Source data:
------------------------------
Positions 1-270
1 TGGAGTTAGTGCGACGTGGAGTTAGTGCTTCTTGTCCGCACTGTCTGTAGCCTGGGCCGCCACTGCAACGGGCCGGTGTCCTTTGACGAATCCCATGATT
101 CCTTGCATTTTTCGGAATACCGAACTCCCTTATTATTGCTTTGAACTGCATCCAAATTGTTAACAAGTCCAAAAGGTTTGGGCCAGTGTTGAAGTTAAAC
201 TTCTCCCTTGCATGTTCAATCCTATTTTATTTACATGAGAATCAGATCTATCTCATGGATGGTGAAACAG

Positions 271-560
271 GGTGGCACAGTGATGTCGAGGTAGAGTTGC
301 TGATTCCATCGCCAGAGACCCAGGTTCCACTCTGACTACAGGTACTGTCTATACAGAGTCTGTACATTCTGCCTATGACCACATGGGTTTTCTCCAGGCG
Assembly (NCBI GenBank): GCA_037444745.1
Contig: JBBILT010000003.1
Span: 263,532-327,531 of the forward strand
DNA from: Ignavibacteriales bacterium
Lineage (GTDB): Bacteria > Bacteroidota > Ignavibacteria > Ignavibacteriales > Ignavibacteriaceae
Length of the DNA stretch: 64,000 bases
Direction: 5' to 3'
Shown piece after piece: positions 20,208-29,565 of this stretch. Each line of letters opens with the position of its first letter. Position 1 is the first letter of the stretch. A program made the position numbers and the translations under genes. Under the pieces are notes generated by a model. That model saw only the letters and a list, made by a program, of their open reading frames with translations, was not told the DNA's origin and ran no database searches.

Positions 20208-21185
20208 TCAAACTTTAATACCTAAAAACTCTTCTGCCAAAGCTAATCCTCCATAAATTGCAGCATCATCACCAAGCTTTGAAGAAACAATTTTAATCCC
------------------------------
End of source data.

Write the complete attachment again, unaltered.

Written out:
Positions 1-270
1 TGGAGTTAGTGCGACGTGGAGTTAGTGCTTCTTGTCCGCACTGTCTGTAGCCTGGGCCGCCACTGCAACGGGCCGGTGTCCTTTGACGAATCCCATGATT
101 CCTTGCATTTTTCGGAATACCGAACTCCCTTATTATTGCTTTGAACTGCATCCAAATTGTTAACAAGTCCAAAAGGTTTGGGCCAGTGTTGAAGTTAAAC
201 TTCTCCCTTGCATGTTCAATCCTATTTTATTTACATGAGAATCAGATCTATCTCATGGATGGTGAAACAG

Positions 271-560
271 GGTGGCACAGTGATGTCGAGGTAGAGTTGC
301 TGATTCCATCGCCAGAGACCCAGGTTCCACTCTGACTACAGGTACTGTCTATACAGAGTCTGTACATTCTGCCTATGACCACATGGGTTTTCTCCAGGCG
Assembly (NCBI GenBank): GCA_037444745.1
Contig: JBBILT010000003.1
Span: 263,532-327,531 of the forward strand
DNA from: Ignavibacteriales bacterium
Lineage (GTDB): Bacteria > Bacteroidota > Ignavibacteria > Ignavibacteriales > Ignavibacteriaceae
Length of the DNA stretch: 64,000 bases
Direction: 5' to 3'
Shown piece after piece: positions 20,208-29,565 of this stretch. Each line of letters opens with the position of its first letter. Position 1 is the first letter of the stretch. A program made the position numbers and the translations under genes. Under the pieces are notes generated by a model. That model saw only the letters and a list, made by a program, of their open reading frames with translations, was not told the DNA's origin and ran no database searches.

Positions 20208-21185
20208 TCAAACTTTAATACCTAAAAACTCTTCTGCCAAAGCTAATCCTCCATAAATTGCAGCATCATCACCAAGCTTTGAAGAAACAATTTTAATCCC